Students have begun filing back into their classrooms taking their seats to begin the school year, as Montreal's school board struggles to fill vacant teaching positions.

The Commission Scolaire de Montreal (CSDM) includes around 76,000 students from pre-school to high school, 2,000 more than last year, but there are not enough teachers.

"We need the teachers to be in front of those students, so this is a really big problem right now," said CSDM President Catherine Harel Bourdon. "Everybody's searching for the same teacher."

According to Bourdon, the school board is short 100 teachers and is hiring teachers without degrees to make up for the shortfall.

Many students will not finish the school year with the same teachers they have this week, as teaching jobs are in high demand.

The CSDM says it needs around 1,500 teachers over the next five years to meet the needs of the rising student numbers. Bourdon said the board is working with the unversities to ensure more teachers graduate, and the board reached out to France to see if teachers can be lured to the province.

Heidi Yetman, president of the Quebec Provincial Association of Teachers, said Quebec does not pay its teachers enough to attract fresh talent.

"The salary for teachers in Quebec is the lowest across Canada," she said. "You have to go over to Ontario and the top salary is $100,000. Here it's $82,000, so that's a big difference."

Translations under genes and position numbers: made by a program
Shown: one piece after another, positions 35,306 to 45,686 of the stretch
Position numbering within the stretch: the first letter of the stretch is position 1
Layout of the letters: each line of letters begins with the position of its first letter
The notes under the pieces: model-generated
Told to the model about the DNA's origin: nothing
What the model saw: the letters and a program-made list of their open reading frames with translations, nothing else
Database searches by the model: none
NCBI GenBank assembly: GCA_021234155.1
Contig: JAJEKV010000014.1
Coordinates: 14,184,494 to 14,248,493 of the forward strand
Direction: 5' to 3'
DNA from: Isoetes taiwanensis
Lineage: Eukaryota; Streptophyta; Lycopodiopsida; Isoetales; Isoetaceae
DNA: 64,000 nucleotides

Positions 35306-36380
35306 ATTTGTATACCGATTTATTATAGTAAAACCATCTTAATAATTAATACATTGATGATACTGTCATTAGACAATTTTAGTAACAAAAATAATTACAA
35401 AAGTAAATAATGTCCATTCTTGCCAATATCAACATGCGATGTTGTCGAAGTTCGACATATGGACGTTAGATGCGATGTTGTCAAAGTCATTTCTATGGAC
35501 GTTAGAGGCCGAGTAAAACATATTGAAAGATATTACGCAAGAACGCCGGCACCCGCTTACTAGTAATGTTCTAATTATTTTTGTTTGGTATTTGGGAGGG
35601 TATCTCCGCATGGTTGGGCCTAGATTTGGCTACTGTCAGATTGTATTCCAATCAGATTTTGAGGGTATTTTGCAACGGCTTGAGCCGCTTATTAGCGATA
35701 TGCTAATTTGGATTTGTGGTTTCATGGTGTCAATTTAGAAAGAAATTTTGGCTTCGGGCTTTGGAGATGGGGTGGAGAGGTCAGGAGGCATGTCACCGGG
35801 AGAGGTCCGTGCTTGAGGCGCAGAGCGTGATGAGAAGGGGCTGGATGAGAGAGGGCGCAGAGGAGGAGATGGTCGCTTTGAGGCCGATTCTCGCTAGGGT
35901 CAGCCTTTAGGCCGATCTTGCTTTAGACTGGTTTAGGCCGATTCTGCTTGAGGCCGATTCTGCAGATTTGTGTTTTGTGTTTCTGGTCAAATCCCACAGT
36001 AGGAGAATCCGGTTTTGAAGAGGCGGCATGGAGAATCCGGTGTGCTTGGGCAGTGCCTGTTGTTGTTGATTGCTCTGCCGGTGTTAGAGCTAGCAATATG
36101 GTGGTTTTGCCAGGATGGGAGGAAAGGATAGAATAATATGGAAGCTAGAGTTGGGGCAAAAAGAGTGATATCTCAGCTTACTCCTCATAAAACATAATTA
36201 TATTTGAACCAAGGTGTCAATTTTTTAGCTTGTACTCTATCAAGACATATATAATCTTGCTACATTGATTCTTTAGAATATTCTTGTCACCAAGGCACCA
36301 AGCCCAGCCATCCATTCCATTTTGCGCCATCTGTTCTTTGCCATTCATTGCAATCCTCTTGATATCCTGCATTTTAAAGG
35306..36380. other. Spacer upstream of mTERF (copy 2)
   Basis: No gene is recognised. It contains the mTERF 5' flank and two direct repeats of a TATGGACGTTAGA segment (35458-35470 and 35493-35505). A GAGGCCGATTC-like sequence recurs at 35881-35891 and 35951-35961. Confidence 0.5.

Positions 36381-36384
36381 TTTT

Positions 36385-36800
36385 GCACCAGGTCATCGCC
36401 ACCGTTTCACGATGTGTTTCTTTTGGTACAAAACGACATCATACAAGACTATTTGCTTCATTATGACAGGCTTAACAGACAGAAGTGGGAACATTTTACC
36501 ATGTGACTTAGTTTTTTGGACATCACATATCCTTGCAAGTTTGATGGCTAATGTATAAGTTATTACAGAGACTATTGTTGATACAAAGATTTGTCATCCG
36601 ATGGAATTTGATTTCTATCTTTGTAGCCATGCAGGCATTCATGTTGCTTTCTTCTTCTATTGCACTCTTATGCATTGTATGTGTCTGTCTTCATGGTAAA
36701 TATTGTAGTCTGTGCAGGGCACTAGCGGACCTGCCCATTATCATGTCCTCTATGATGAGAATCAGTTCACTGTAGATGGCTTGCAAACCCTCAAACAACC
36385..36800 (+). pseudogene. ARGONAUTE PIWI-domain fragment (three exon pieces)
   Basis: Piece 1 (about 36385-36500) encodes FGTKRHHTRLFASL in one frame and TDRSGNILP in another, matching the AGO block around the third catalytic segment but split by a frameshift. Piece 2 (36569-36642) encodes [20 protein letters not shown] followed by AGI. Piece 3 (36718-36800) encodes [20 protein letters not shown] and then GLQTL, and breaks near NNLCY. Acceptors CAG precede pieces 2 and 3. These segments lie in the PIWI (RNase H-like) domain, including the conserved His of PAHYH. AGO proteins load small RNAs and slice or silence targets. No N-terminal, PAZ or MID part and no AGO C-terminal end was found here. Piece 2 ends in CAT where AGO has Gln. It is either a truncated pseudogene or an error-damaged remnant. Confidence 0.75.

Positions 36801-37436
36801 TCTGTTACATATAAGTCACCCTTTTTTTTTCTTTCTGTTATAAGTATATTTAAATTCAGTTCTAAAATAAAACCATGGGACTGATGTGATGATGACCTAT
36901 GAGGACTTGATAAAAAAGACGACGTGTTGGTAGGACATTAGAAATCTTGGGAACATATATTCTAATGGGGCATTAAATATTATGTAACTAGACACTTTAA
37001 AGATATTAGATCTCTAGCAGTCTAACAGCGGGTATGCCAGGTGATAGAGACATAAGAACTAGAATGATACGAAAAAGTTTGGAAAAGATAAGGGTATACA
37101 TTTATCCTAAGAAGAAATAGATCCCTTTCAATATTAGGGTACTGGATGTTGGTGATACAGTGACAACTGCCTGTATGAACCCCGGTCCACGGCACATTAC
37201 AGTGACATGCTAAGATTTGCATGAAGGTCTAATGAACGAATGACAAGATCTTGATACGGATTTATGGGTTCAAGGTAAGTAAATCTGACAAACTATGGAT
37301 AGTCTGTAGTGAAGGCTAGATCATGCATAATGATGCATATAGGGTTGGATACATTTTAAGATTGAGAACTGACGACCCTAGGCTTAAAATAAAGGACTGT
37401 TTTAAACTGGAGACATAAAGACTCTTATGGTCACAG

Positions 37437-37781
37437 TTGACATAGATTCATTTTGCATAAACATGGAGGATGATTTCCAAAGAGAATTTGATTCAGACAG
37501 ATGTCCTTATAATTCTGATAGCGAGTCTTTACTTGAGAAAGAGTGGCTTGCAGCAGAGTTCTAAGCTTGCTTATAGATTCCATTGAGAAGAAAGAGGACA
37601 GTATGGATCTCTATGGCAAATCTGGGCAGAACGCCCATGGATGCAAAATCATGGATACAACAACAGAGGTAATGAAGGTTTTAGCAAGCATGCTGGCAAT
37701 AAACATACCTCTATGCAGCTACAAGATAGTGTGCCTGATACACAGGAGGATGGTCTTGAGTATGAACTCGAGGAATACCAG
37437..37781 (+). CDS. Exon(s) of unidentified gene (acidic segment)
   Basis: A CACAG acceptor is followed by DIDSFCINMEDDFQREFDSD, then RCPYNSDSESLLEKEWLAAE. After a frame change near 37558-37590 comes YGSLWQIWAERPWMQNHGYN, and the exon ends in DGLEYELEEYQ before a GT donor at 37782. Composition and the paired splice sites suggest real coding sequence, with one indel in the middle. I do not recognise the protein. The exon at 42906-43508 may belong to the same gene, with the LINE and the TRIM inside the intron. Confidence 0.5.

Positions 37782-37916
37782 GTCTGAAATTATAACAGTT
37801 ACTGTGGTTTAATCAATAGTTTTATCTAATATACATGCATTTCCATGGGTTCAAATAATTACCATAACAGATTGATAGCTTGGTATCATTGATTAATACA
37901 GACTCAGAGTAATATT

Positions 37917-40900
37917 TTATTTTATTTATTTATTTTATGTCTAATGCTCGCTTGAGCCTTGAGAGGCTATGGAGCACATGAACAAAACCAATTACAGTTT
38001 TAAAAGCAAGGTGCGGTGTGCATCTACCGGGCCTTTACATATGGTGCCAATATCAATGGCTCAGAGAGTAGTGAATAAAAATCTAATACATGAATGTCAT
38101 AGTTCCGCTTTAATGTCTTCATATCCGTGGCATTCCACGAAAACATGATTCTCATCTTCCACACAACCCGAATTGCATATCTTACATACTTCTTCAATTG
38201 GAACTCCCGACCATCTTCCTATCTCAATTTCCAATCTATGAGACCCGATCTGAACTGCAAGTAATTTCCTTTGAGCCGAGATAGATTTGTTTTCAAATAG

English school student enrollment remains stable, and the teaching situation is not as severe.

Bourdon added that Bill 21 and its ban on religious garb has not caused any candidates to be refused work, but the board recently changed its stance on Bill 21.

Originally, the school board said it would fight Bill 21, but it recently published hiring notices saying employees will be subject to Quebec's secularism laws, which bars teachers hired after March 27, 2019 from wearing religious symbols such as a turban or hijab while on the job.

The notice also requires employees' faces to be visible.

"We don't want to use money from the school board to go to court to represent our school board," said Bourdon. "We need to make sure that the government's going to pay for all the costs surrounding Bill 21."

Yetman criticized the bill, saying it's depriving the province of much needed teachers.

"It's really unfortunate and it impacts the English schoolboards as well," she said. "It's sad to hear that there are people who are not going to be applying to be teachers in Quebec because of Bill 21."

Quebec Education Minister Jean-Francois Roberge is taking measures to deal with the chronic teacher shortage including raising starting teacher salaries from $45,000 to more than $50,000.